This section is from the book "A Treatise On Therapeutics, And Pharmacology Or Materia Medica Vol1", by George B. Wood. Also available from Amazon: Part 1 and Part 2.
This is a morbid condition, not a deranged action. The patient may possess it, yet, in the absence of any excitant agency, may appear perfectly well. The condition, however, is on the brink of disease, into which the slightest impulse may precipitate the system. It is often the result of a luxurious and easy life, with sedentary habits, and a feeble restraint over the various propensities, moral, sensual, or physical, which belong to our nature. Some, by their original constitution, inherited or accidental, have a tendency to it. Such persons are said to have a nervous temperament. Women, by their very nature, are more subject to it than men; because, having a great additional function to perform, beyond what belongs to the other sex, for the preservation of the species, they require more impressible nervous centres, so that all parts of the double existence may be brought into a due relation, by a ready perception of their mutual wants. On the same principle, to a certain extent, children are more excitable than adults. The rapid growth of their systems requires a quick impressibility of their nervous centres, in order to preserve a proper balance of the functions. Hence, in all these classes, nervous diseases are more common than in others. It is true, that the nervous stimulants have little effect in correcting this morbid excitability; but they may be occasionally used advantageously to guard against positive disorder, under circumstances of necessary exposure. The cure of the condition must depend upon a removal of its causes, and the employment of measures calculated to invigorate without exciting the system.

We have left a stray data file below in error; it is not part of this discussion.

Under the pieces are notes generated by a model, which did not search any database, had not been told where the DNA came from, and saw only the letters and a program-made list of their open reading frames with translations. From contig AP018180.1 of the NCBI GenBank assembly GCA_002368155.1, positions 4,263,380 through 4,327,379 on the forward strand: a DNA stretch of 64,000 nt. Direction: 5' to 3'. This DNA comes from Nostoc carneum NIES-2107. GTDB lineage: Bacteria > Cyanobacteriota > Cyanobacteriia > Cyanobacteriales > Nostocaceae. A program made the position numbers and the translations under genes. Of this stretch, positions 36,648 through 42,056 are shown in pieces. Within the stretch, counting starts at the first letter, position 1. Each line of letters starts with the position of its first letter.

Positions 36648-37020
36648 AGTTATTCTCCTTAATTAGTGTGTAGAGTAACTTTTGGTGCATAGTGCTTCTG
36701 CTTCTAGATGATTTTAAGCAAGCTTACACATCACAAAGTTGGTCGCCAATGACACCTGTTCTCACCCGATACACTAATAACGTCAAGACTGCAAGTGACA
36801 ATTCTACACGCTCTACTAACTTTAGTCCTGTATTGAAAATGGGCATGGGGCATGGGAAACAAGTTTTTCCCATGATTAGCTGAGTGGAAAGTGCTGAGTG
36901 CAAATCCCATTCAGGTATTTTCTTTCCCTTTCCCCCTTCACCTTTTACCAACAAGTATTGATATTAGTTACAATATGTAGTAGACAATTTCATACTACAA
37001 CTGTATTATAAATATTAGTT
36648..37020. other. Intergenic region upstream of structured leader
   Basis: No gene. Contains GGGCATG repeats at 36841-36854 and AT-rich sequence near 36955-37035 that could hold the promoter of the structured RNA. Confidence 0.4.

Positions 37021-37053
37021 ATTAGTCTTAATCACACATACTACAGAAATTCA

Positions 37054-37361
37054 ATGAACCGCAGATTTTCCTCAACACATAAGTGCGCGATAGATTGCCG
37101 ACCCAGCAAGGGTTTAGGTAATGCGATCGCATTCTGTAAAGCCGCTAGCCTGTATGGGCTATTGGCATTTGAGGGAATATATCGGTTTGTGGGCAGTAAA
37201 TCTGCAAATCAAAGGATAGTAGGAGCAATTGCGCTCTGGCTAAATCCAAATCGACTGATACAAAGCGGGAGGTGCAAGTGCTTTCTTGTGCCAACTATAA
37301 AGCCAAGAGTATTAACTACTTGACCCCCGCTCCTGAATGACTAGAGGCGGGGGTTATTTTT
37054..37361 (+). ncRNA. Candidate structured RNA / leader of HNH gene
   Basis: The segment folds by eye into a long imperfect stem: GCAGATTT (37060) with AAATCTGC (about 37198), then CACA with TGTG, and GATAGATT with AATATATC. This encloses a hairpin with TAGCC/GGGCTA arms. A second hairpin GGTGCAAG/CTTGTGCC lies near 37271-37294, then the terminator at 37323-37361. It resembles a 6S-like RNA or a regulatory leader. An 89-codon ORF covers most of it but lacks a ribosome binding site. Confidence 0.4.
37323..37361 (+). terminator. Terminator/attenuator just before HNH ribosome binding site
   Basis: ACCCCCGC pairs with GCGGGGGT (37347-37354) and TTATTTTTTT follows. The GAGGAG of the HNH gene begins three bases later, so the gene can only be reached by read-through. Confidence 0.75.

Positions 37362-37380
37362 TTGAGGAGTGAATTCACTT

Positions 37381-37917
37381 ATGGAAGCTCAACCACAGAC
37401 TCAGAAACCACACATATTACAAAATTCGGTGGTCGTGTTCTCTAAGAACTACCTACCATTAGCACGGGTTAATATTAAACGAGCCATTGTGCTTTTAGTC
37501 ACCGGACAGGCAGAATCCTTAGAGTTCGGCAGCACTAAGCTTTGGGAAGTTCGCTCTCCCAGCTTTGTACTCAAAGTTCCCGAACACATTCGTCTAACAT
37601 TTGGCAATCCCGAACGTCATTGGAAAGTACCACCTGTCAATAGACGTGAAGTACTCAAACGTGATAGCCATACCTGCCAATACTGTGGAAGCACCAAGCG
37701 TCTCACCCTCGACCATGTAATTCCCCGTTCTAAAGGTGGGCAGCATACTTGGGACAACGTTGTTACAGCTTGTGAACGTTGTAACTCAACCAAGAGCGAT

These are extremely numerous, and, whenever dependent on mere depression or excitement, without active congestion of the nervous centres, may be treated advantageously with the nervous stimulants. These medicines are equally efficient, whether the spasm occupies the voluntary muscles, the involuntary, or those partaking of the character of both.